- 7Board certification by The American Board of Pathology is required after residency. The timing varies based on when it is offered and when you choose to take it.
What Jobs Are Available To A Forensic Pathologist?
Forensic pathologists can be found in a variety of jobs once they finish school and training. For example:
Forensic pathology is considered a specialty field, however, there are subspecialties that exist, such as molecular pathology technologists. Forensic pathologists can also be specially trained in areas such as toxicology, trace evidence, firearms and ballistics, DNA analysis, and serology.
Other Careers That Participate In The Field
Twelve or more years of school and training is not for everyone. With that being said, there are other jobs you can get that work in the field with forensic pathologists, but require less of a time commitment:
• Forensic autopsy technicians do not need an advanced degree and get to assist with autopsies
• Forensic nurses can take part in autopsies and investigations upon passing the NCLEX and earn a nursing license
The work hours of a forensic pathologist are typically your standard 40-hour weeks. It’s possible to run a few hours over 40, but it’s rare to work over 50 hours. Unlike most other types of doctors, it’s considered normal to have evenings and weekends off. Longer days usually occur when there is travel to and from crime scenes.
Working with dead bodies may put forensic pathologists at risk for coming into contact with infectious diseases. This can sound frightening, but there are safety procedures in place for protection. Things like masks and gloves should always be readily available.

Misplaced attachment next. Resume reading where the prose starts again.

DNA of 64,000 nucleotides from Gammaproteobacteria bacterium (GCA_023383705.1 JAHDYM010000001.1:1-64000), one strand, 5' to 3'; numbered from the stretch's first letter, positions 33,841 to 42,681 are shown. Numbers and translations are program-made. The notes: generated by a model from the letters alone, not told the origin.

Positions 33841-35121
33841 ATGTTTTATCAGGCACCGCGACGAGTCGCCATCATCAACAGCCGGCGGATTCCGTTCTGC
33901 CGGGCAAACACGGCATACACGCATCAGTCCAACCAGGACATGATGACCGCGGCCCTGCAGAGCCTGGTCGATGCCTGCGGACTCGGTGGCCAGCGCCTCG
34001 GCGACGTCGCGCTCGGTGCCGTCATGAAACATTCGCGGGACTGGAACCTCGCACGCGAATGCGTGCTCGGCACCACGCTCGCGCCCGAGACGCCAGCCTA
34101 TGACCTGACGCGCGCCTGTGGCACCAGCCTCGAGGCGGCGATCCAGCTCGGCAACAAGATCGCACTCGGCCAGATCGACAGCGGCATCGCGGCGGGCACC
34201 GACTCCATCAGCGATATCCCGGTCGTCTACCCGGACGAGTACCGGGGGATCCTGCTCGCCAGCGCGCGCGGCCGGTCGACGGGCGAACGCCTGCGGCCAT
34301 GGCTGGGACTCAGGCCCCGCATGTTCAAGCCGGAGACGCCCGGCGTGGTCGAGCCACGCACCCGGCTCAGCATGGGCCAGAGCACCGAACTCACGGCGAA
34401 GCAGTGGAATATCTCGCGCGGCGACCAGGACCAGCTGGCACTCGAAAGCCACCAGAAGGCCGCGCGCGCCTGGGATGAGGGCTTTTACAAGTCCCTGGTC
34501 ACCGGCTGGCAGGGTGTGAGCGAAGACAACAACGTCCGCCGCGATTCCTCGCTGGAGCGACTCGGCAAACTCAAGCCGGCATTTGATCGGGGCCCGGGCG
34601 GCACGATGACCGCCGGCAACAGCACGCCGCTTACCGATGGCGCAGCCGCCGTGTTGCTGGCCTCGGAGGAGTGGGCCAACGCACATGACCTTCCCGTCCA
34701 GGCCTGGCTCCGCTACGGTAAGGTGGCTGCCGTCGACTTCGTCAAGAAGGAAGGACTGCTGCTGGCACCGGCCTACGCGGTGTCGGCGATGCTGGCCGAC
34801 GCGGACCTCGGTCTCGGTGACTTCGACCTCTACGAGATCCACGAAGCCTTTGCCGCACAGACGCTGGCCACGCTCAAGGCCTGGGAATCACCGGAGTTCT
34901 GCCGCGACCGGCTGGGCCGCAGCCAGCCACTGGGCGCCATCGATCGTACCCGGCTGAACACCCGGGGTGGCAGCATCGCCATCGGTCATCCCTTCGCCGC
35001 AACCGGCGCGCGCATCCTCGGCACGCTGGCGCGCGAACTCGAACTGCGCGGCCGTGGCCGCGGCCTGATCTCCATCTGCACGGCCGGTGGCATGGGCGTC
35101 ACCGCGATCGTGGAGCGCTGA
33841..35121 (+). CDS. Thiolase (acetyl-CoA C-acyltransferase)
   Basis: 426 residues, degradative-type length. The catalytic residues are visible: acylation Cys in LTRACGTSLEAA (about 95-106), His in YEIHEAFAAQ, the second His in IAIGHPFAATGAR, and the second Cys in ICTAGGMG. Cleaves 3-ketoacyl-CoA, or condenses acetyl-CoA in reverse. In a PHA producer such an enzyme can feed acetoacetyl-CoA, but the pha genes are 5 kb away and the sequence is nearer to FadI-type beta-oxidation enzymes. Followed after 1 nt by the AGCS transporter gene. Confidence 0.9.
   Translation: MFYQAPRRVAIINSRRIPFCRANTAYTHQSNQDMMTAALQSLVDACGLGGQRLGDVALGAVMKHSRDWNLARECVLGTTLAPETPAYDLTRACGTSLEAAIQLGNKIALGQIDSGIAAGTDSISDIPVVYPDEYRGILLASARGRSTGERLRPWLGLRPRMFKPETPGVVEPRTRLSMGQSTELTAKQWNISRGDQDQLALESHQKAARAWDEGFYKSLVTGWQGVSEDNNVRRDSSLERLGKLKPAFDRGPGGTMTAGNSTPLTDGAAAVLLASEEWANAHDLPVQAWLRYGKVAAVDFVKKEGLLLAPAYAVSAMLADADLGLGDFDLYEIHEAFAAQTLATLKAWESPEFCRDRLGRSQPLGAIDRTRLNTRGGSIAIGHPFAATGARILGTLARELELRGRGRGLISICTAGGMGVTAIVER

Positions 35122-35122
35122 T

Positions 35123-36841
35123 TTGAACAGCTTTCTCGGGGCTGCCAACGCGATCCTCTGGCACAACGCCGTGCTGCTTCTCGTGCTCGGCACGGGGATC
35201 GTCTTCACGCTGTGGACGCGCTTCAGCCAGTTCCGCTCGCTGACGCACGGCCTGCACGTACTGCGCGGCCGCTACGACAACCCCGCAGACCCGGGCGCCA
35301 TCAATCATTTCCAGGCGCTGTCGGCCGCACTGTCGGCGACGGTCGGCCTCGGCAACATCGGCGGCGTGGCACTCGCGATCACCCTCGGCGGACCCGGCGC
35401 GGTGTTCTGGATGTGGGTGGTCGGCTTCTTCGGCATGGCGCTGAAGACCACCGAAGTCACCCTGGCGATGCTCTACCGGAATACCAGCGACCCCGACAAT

Most days are spent in laboratories within a morgue doing things like conducting autopsies and examining biological specimens. Doing these things typically require standing on your feet for long periods of time.
Forensic pathologists may also spend time at crime scenes collecting blood, bodily fluid, and tissue samples or collaborating with other law enforcement officials to gather and share evidence. Finally, you might also find them in an office area, preparing reports and working on documentation.
The salary of a forensic pathologist can vary depending on location, experience, and possession or lack of a specialization. Salary can range from approximately $80,000 annually, all the way up to about $300,000, with the average salary being around $200,000 per year.
There is a shortage of forensic pathologists in the United States, making the job outlook a positive one. The lack of workers can delay the autopsy process throughout the country, which puts forensic pathologists in high demand. According to The National Association of Medical Examiners, there are approximately 500,000 deaths per year who are referred to medical examiners or coroners, but half as many forensic pathologists. As long as people are dying, there will continually be jobs available.
Being a forensic pathologist takes about eight years of intense schooling and an additional 4-5 years of intensive training. If you are somebody who is interested in going to school for longer than the average person and are good in the areas of medicines and sciences, this may be a good career choice for you. If you are interested in this field but aren’t ready for the intense training requirements, there are more options to choose from where you could still participate in the field without the massive commitment of time.
Working a job like this has both pros and cons like any other job. You will usually make a great salary while working standard hours, often having evenings and weekends off. Many would consider this an exciting job where you will encounter new situations all the time. On the other hand, it involves a lot of work, stress management, and the risk of exposure to infectious diseases.
We hope we have managed to adequately address any questions you may have had about working in the field of forensic pathology. Whether this article has helped you decide this is the career path for you or to go in another direction, we wish you the best of luck in your future career endeavors.